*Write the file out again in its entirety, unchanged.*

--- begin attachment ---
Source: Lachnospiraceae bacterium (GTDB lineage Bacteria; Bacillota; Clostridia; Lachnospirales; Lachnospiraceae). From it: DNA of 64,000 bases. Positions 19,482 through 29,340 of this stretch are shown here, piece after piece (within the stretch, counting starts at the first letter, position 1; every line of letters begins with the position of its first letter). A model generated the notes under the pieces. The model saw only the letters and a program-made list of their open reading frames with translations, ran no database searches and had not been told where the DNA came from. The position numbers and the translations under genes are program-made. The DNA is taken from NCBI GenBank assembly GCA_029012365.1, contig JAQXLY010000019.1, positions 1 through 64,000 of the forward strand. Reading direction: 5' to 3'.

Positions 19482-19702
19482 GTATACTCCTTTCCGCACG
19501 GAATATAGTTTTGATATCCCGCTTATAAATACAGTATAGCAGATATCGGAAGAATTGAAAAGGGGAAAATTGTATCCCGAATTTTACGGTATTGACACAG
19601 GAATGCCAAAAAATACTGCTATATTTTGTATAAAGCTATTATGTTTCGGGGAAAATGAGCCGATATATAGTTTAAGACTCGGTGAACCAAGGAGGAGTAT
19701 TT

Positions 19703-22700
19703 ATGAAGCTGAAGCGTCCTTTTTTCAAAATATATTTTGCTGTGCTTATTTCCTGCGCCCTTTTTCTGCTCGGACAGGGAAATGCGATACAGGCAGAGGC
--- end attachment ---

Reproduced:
Source: Lachnospiraceae bacterium (GTDB lineage Bacteria; Bacillota; Clostridia; Lachnospirales; Lachnospiraceae). From it: DNA of 64,000 bases. Positions 19,482 through 29,340 of this stretch are shown here, piece after piece (within the stretch, counting starts at the first letter, position 1; every line of letters begins with the position of its first letter). A model generated the notes under the pieces. The model saw only the letters and a program-made list of their open reading frames with translations, ran no database searches and had not been told where the DNA came from. The position numbers and the translations under genes are program-made. The DNA is taken from NCBI GenBank assembly GCA_029012365.1, contig JAQXLY010000019.1, positions 1 through 64,000 of the forward strand. Reading direction: 5' to 3'.

Positions 19482-19702
19482 GTATACTCCTTTCCGCACG
19501 GAATATAGTTTTGATATCCCGCTTATAAATACAGTATAGCAGATATCGGAAGAATTGAAAAGGGGAAAATTGTATCCCGAATTTTACGGTATTGACACAG
19601 GAATGCCAAAAAATACTGCTATATTTTGTATAAAGCTATTATGTTTCGGGGAAAATGAGCCGATATATAGTTTAAGACTCGGTGAACCAAGGAGGAGTAT
19701 TT

Positions 19703-22700
19703 ATGAAGCTGAAGCGTCCTTTTTTCAAAATATATTTTGCTGTGCTTATTTCCTGCGCCCTTTTTCTGCTCGGACAGGGAAATGCGATACAGGCAGAGGC